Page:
Anyone can make a resume look great, but how do you know if a candidate is a truly competent choice for your small business? Incorporating a testing component into the interviewing process helps you weed out the people who spend more time faking their skills than actually improving them. Assess the skills and traits that matter most to the position for the best results
Why You Need to Test Candidates
In the traditional hiring model, you post a job ad and wait for the resumes to flood into your office. You choose the best candidates and hold interviews. It sounds simple enough, but the hiring process is long and potentially expensive. If you hire the wrong candidate, you’re stuck with someone who can’t do the job the way you want it done. Sure, you can fire the ill-equipped team member, but then you’re back at square one, and you’re out a lot of time and money.
Testing candidates’ actual skills instead of trusting that their resumes are accurate can save you big time. You can also maximize employee retention by finding someone who fits well, which saves you money in the long run. By testing applicants before you call them for interviews, you avoid wasting your own time talking to someone who isn’t a good fit for your company. Once you’re working with a pool of the most skilled applications, your interviews are worth your time.
Testing can also save your human resources department time spent screening applicants. Online testing options calculate the results automatically, so your staff doesn’t have to spend hours poring through the assessments or other application materials. Testing streamlines the overall hiring process, so you can get the most qualified person on the payroll as fast as possible.
Deciding What to Test
How do you know what you should assess? Testing is only as effective as the questions on the test, so spend some time drilling down to the key skills you want your employees to have.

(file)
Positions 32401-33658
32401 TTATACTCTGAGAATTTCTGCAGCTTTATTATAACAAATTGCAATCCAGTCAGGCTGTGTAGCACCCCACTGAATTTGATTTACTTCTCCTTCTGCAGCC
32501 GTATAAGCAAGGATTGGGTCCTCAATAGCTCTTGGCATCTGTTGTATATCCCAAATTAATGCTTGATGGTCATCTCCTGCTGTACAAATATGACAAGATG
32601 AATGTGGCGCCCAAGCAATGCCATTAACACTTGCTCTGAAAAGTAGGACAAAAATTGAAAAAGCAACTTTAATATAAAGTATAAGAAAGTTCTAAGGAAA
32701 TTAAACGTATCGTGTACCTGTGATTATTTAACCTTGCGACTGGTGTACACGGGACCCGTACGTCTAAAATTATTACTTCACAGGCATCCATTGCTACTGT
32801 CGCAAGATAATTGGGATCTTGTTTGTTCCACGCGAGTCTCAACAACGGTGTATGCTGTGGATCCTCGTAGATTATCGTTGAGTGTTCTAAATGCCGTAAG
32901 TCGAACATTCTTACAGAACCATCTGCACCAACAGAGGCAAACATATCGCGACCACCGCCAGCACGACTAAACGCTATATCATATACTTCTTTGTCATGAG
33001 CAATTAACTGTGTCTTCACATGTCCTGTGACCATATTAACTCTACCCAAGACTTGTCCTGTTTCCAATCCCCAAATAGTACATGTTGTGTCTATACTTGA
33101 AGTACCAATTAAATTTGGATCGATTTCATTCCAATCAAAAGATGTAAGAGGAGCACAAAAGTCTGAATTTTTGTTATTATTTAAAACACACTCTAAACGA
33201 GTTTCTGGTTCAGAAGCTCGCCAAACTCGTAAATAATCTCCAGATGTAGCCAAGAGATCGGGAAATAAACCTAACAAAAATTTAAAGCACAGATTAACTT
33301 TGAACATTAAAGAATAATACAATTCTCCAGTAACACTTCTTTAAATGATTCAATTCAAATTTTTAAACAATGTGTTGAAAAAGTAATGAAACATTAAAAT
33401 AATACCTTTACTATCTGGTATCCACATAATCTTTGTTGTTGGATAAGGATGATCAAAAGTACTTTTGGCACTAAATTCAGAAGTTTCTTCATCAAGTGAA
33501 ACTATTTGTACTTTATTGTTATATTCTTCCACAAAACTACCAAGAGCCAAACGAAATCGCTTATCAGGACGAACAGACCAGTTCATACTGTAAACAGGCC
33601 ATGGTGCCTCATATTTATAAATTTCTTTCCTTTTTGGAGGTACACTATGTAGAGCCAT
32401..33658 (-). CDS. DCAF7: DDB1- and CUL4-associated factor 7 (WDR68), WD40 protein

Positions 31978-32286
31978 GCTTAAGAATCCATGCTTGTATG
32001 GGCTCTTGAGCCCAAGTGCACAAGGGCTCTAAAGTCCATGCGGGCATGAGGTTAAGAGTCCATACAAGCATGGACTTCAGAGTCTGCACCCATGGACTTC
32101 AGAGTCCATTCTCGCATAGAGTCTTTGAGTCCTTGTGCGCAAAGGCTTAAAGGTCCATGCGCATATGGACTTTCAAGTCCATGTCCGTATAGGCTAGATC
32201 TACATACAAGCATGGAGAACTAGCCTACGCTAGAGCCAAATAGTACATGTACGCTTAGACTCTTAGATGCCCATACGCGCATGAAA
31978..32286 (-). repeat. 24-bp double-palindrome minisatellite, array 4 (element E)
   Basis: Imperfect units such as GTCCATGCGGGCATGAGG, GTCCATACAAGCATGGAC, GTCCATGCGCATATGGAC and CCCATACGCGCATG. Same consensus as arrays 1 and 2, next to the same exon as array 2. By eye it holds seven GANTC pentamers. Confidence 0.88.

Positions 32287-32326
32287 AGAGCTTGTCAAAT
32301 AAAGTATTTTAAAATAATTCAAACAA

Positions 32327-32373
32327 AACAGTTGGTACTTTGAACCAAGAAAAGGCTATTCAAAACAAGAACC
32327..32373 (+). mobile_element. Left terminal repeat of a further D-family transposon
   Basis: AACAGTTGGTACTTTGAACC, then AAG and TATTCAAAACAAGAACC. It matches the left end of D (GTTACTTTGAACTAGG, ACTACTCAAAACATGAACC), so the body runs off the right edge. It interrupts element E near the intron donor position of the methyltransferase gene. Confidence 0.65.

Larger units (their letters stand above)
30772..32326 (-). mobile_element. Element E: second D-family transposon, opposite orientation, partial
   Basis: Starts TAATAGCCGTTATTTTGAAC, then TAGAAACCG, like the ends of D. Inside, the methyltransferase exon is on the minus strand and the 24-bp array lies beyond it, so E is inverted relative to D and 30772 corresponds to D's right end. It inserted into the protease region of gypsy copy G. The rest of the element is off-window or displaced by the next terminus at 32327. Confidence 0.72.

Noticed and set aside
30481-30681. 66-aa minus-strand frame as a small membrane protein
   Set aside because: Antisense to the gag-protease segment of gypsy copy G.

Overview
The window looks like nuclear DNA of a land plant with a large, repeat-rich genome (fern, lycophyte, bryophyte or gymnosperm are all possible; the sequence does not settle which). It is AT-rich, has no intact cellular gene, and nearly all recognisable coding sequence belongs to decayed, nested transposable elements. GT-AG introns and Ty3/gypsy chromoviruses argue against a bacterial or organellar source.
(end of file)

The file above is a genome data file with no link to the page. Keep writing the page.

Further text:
Start by looking at the job description or by creating one if you’re hiring for a new position. Look at the day-to-day duties of the person you need for that job. What skills are essential to make those duties go smoothly? Some positions are easy to break down into concrete skills. An accountant needs strong math skills, understanding of accounting principles, and a grasp of basic to advanced accounting skills, depending on the specifics of the position. A computer programmer needs coding skills in the language your company uses. An auto mechanic needs to know how to use tools and must understand the inner workings of cars.
When looking at the skills you want to test, consider what a potential employee must know right out of the gate. Some skills are easy to teach on the job. Others are skills your newest team member needs before they set foot in the office.
Using Psychometric Tests
Psychometric tests help assess how well someone fits with your company, allowing assessment of a candidate’s personality traits, aptitude, behavioral style and mental capabilities to decide if they fit your needs. These assessments are designed to be objective and standardized, so they make the job of comparing the candidates a little easier. They’re also scientific and statistically reviewed, so they are fairly accurate. However, these types of tests don’t test the job-specific skills like using a welder, installing software, or analyzing data.
How to Test the Skills
A computer-based test is a quick, effective screening tool for concrete skills. Assess an applicant’s math skills with a multiple-choice or fill-in-the-blank test, or have copy editors answer questions about grammar and usage or choose the best option from multiple edited passages. If you need your customer service reps to have certain computer skills, have applicants take a typing test or a skills test on Microsoft Office programs.
For open-ended questions, opt for short-answer questions. You might write out a mock scenario that the candidate might face in your office, and ask for a response on how to handle the situation. Ask questions about the applicant’s thoughts and opinions regarding different aspects of the job. With open-ended questions, you get a better look at what the candidate thinks. This gives them an advantage over multiple choice tests, where candidates could get lucky with correct answers even if they don’t truly understand the concepts.
Asking for a Sample
Some skills are tough to assess with traditional tests. Creative skills, for example, are rarely easy to test. Ask for a sample of work to see what the applicant can do. If you’re hiring a copywriter, graphic designer or social media expert, ask to see a portfolio of past projects. These actual examples of past work show the skills of each candidate and how well they can use them.
No matter how you test potential employees, your small business benefits by finding the best possible candidates for your needs. You get a better picture of what each candidate can do in the position, so you don’t waste your time, money or energy on people who don’t fit your needs.